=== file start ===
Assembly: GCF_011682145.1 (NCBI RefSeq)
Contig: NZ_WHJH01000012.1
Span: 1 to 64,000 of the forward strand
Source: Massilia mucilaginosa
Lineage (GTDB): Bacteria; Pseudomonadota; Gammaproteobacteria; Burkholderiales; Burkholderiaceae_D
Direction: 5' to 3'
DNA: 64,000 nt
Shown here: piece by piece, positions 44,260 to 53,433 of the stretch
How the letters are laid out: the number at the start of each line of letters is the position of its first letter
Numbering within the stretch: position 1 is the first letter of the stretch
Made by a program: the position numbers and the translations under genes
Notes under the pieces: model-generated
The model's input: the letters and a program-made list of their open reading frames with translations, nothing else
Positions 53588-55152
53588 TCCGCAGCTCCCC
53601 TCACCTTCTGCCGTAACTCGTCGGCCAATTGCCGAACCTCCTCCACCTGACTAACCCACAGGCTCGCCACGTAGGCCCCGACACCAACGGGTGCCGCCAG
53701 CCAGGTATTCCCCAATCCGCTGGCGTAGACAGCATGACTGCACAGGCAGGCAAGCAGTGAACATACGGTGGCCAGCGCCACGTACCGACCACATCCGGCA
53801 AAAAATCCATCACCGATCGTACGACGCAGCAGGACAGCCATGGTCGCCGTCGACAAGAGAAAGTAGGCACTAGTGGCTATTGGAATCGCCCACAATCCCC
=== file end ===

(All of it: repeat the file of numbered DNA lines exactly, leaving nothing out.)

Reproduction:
Assembly: GCF_011682145.1 (NCBI RefSeq)
Contig: NZ_WHJH01000012.1
Span: 1 to 64,000 of the forward strand
Source: Massilia mucilaginosa
Lineage (GTDB): Bacteria; Pseudomonadota; Gammaproteobacteria; Burkholderiales; Burkholderiaceae_D
Direction: 5' to 3'
DNA: 64,000 nt
Shown here: piece by piece, positions 44,260 to 53,433 of the stretch
How the letters are laid out: the number at the start of each line of letters is the position of its first letter
Numbering within the stretch: position 1 is the first letter of the stretch
Made by a program: the position numbers and the translations under genes
Notes under the pieces: model-generated
The model's input: the letters and a program-made list of their open reading frames with translations, nothing else
Positions 53588-55152
53588 TCCGCAGCTCCCC
53601 TCACCTTCTGCCGTAACTCGTCGGCCAATTGCCGAACCTCCTCCACCTGACTAACCCACAGGCTCGCCACGTAGGCCCCGACACCAACGGGTGCCGCCAG
53701 CCAGGTATTCCCCAATCCGCTGGCGTAGACAGCATGACTGCACAGGCAGGCAAGCAGTGAACATACGGTGGCCAGCGCCACGTACCGACCACATCCGGCA
53801 AAAAATCCATCACCGATCGTACGACGCAGCAGGACAGCCATGGTCGCCGTCGACAAGAGAAAGTAGGCACTAGTGGCTATTGGAATCGCCCACAATCCCC